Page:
Share the Future IV

Survive This!  Reality-based Learning
Don Falkenburg, Marie Lee, and Diane Schuch-Miller
Greenfield Coalition

Objectives and Handout

One of the challenges of engineering education is that students are unable to extrapolate information from a textbook problem to the real-world experiences of an engineer on the job. This is due, in large part, to the lecture style of teaching and learning exemplified in most engineering classrooms. This mode of teaching does not allow learners to link the new information to a familiar context, nor does it allow students to test their own hypotheses and discover through their own experiences. The difficulty, then, is to identify other instructional methods that are better able to develop critical thinking, problem analysis, and decision-making skills. At the Greenfield Coalition (GC), the answer has been to turn to reality-based learning (RBL).

Used by medical schools for years, this immersive approach of RBL gives the student the ability to apply new knowledge and skills in a manner that, based on their prior experiences, makes sense. In doing so, learners test their own theories and make their unique connections to previous knowledge. This method lets students organize the new concepts in a more logical and relevant framework. Subsequently, recall of fresh information and application to new situations becomes much easier.

The GC members have focused on this method of teaching and are learning to prepare engineering students for the real world. This workshop discusses how members of the GC write performance-based objectives, identify assessments that emulate real-world deliverables, and design learning activities that support students in the acquisition of skills and techniques useful in a variety of situations outside of the learning environment. A variety of examples will be demonstrated to stimulate innovative thinking. Participants will use, and leave with, a handy tool kit for designing their own RBL activities and related assessments.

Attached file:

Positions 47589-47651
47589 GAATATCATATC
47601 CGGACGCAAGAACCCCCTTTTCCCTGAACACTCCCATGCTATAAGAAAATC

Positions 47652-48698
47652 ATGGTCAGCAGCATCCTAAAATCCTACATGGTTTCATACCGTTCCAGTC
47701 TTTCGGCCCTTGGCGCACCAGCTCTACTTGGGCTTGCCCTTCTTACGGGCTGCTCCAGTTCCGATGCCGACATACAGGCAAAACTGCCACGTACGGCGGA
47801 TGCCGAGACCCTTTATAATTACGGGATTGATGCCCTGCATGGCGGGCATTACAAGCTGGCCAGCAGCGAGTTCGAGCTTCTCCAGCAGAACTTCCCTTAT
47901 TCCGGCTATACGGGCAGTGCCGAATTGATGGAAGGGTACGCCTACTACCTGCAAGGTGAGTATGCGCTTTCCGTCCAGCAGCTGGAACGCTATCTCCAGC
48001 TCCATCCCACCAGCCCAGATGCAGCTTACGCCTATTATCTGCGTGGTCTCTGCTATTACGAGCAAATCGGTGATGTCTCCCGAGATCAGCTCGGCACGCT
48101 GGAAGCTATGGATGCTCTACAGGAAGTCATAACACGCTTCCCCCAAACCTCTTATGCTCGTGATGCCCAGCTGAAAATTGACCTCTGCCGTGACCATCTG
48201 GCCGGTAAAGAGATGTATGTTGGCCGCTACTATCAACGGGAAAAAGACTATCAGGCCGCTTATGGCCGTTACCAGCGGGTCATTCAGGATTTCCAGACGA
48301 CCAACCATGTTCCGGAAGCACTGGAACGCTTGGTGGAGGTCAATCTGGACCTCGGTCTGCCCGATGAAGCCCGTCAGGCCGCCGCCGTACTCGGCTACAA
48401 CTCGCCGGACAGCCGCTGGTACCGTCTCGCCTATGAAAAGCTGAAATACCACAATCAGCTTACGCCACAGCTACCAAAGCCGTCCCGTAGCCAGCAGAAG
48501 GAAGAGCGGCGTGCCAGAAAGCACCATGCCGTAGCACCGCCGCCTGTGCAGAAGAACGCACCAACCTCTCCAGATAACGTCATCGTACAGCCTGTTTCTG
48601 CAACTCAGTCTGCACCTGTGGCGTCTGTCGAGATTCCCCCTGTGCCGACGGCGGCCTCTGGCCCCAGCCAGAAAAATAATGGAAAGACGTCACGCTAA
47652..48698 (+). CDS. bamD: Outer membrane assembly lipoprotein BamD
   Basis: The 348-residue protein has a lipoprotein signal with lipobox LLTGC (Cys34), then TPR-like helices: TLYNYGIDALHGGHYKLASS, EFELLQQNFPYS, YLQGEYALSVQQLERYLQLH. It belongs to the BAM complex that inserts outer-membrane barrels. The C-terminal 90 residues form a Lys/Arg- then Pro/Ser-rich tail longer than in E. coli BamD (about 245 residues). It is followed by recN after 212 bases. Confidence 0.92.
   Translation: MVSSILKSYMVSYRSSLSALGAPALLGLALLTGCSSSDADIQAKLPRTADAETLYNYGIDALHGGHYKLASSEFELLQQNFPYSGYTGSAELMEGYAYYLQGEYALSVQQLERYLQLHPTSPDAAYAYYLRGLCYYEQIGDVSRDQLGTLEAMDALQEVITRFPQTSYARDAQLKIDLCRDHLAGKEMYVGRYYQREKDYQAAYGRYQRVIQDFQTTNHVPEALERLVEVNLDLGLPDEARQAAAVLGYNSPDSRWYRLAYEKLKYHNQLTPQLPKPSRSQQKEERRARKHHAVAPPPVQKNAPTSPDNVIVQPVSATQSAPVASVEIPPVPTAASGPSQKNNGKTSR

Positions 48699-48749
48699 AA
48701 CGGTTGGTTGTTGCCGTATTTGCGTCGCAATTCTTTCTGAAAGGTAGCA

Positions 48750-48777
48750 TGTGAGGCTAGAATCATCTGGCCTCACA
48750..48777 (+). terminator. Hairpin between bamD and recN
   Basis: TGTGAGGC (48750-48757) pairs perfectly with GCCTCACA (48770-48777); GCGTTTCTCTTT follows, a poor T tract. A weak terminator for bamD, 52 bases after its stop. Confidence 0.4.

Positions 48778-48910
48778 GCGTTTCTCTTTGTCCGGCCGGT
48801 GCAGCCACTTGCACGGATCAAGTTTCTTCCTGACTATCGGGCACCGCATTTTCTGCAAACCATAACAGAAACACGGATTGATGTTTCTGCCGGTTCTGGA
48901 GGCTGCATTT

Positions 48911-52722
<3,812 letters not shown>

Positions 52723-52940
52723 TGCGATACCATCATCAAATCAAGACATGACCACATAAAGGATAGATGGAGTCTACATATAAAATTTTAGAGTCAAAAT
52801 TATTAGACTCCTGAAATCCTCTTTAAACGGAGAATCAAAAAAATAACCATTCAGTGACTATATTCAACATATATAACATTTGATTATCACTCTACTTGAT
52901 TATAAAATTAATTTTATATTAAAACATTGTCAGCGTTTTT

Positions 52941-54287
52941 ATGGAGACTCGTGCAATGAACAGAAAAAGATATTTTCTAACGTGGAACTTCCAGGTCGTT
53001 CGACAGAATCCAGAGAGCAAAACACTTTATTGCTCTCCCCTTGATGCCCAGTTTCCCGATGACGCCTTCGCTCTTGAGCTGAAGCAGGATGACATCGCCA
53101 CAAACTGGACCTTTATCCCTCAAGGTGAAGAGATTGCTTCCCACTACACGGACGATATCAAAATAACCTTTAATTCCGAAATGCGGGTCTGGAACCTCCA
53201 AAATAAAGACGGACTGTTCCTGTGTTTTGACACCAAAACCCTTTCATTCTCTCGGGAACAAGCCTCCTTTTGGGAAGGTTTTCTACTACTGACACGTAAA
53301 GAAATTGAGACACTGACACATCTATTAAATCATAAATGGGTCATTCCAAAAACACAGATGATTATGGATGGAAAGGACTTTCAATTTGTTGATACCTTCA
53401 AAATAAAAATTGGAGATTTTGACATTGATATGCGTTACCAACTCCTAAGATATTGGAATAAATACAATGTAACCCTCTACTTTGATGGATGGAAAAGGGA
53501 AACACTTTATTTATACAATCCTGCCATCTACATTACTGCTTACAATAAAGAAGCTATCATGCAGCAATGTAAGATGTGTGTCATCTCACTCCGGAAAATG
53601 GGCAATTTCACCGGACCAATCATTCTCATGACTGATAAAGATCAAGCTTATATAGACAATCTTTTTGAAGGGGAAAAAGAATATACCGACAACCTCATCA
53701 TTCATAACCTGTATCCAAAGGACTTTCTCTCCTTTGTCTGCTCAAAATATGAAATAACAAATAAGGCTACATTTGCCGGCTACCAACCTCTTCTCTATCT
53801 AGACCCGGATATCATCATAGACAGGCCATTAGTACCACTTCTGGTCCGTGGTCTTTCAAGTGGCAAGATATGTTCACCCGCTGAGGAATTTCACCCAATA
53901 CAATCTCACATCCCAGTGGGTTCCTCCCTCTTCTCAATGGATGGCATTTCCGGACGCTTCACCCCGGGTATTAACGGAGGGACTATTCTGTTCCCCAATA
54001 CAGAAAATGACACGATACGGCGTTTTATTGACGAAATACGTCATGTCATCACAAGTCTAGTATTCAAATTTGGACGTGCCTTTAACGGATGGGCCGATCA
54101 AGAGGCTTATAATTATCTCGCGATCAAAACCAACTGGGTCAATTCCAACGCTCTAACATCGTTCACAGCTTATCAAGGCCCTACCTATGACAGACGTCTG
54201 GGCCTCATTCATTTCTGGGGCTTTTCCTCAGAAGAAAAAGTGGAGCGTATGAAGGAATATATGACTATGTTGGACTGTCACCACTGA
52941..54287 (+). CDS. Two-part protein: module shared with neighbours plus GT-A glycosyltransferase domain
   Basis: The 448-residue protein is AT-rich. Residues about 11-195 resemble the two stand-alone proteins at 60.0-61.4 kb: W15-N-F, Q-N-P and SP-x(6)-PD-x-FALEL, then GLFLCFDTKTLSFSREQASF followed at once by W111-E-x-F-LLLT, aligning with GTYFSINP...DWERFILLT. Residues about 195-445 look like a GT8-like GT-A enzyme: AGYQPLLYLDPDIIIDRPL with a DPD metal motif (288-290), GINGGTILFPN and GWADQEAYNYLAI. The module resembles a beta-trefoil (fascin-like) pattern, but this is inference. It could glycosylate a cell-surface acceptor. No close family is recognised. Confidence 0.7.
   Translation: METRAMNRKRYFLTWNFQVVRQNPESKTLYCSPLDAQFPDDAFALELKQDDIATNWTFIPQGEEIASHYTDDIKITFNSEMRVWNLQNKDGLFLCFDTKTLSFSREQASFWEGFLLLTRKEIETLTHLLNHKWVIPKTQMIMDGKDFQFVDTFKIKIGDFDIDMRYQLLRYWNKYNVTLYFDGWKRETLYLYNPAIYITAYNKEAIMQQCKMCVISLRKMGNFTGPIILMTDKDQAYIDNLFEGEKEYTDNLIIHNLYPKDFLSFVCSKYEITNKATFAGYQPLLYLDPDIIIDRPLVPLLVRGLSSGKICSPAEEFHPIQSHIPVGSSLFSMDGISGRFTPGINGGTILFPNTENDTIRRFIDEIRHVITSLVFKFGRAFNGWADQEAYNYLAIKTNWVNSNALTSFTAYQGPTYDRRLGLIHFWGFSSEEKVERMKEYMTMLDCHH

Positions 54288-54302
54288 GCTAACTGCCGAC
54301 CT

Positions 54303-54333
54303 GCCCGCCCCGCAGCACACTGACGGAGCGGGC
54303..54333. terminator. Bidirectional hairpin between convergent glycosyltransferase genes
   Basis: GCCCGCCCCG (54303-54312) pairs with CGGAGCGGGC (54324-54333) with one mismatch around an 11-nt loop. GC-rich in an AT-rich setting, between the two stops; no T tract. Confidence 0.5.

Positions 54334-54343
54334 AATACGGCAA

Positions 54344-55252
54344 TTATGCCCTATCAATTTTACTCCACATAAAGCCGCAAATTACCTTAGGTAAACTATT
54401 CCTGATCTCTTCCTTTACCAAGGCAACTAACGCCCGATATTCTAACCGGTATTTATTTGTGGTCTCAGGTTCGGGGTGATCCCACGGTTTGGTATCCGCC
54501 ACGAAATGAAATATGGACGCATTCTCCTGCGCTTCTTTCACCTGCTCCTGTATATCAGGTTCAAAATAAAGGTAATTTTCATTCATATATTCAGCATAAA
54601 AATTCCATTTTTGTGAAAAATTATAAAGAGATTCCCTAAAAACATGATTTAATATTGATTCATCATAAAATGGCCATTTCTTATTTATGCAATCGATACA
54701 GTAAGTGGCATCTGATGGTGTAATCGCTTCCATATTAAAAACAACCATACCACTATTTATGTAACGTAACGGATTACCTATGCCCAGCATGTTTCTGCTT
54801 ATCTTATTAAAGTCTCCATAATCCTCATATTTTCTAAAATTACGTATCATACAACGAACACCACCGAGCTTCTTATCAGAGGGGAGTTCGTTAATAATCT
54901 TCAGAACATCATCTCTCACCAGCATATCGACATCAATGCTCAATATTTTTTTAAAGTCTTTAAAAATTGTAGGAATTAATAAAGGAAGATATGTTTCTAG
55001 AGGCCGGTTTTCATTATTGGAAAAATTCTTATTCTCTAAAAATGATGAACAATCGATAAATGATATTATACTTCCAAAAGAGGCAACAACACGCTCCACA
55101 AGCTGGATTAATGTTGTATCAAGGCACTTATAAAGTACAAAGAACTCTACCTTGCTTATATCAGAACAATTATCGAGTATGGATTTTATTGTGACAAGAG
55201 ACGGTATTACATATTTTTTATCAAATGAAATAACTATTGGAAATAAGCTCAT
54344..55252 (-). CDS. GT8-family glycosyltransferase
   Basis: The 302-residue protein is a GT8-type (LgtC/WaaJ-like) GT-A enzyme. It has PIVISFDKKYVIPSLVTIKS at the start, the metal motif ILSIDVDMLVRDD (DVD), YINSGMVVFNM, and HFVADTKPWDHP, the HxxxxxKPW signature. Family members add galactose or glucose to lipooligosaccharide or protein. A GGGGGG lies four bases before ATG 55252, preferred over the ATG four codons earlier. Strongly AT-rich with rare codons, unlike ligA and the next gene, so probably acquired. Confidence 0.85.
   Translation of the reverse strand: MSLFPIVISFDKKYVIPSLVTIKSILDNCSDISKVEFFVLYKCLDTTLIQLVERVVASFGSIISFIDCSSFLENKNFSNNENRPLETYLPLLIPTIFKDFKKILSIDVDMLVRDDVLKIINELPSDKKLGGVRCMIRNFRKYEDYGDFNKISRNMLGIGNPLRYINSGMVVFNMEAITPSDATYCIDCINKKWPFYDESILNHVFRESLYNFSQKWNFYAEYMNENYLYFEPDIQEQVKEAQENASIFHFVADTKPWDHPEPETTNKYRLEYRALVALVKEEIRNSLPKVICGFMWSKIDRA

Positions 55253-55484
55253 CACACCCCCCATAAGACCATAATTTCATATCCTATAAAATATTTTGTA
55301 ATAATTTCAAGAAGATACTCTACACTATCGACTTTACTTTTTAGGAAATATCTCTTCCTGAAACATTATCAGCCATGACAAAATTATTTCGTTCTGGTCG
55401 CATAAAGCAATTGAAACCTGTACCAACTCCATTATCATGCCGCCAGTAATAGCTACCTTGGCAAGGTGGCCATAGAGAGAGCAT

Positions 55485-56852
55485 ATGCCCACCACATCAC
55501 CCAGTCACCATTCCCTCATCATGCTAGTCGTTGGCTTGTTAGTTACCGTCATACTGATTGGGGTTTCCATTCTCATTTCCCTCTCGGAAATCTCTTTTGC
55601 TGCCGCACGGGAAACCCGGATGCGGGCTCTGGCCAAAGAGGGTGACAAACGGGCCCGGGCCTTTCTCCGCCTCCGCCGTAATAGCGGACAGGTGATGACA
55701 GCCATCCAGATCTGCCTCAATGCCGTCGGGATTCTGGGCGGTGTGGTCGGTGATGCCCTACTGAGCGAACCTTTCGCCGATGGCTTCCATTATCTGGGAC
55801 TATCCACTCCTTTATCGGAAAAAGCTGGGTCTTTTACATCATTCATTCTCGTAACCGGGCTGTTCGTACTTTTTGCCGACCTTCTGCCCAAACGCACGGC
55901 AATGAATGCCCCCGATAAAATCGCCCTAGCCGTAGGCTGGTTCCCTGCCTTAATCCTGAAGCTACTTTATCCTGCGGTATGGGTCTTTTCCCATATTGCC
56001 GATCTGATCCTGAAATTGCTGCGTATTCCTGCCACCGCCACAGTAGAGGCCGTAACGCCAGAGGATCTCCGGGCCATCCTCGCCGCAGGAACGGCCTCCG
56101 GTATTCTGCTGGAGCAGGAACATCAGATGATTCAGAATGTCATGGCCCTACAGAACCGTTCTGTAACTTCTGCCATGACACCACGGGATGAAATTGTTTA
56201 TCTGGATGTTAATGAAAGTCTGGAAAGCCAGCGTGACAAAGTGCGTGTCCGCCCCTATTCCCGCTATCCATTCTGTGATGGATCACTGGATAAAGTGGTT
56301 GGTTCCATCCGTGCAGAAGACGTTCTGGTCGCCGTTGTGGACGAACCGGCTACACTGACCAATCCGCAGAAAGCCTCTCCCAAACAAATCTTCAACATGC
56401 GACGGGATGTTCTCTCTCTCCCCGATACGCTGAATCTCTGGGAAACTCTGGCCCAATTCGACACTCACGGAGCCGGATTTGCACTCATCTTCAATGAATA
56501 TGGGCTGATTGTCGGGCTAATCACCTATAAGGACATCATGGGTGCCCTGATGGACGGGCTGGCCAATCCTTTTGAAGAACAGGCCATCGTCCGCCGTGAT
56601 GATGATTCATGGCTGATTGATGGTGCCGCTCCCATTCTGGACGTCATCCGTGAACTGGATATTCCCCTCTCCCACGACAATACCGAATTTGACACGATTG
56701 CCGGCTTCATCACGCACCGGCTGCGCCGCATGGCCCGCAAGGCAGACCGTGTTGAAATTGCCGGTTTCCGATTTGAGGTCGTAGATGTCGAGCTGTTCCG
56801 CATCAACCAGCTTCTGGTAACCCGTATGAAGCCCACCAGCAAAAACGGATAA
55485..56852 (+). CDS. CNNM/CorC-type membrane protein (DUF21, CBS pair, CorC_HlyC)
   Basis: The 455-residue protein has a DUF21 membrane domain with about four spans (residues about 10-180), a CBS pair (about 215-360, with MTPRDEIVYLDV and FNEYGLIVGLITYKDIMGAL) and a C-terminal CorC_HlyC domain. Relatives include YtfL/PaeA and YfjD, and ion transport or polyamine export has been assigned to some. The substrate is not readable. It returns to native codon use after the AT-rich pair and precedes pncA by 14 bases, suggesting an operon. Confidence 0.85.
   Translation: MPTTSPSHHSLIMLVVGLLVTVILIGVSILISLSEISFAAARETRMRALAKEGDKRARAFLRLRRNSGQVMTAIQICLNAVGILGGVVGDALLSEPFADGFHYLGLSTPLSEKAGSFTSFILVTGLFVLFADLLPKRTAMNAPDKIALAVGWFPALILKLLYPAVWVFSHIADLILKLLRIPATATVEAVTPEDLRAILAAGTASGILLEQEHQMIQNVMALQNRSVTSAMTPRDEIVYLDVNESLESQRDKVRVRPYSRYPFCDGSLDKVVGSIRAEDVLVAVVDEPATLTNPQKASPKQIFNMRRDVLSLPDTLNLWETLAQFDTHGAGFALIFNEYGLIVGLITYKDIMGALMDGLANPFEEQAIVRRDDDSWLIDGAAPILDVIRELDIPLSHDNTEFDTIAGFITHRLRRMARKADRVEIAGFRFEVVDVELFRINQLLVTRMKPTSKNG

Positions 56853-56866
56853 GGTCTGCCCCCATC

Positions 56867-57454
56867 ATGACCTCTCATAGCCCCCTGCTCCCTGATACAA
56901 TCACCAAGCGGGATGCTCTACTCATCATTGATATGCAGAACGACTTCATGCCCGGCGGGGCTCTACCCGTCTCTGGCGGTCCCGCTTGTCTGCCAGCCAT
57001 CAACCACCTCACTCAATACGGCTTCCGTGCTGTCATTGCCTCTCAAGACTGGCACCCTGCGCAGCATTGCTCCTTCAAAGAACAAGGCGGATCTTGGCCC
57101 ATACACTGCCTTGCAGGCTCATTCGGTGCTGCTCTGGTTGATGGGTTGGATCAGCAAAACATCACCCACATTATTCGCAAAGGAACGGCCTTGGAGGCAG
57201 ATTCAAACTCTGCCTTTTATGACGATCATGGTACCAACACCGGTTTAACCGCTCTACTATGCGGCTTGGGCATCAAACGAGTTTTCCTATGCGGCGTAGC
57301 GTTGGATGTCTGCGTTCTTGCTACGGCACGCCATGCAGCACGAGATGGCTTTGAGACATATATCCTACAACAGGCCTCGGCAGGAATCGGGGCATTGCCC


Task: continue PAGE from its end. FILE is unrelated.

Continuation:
Following this workshop, attendees will be able to

  • Write a performance-based learning objective,
  • List authentic assessments that meet specified performance-based objectives,
  • Brainstorm potential learning activities to support the learning objective and conclude with an authentic assessment, and
  • Design a reality-based learning activity to support an objective for courses they teach.


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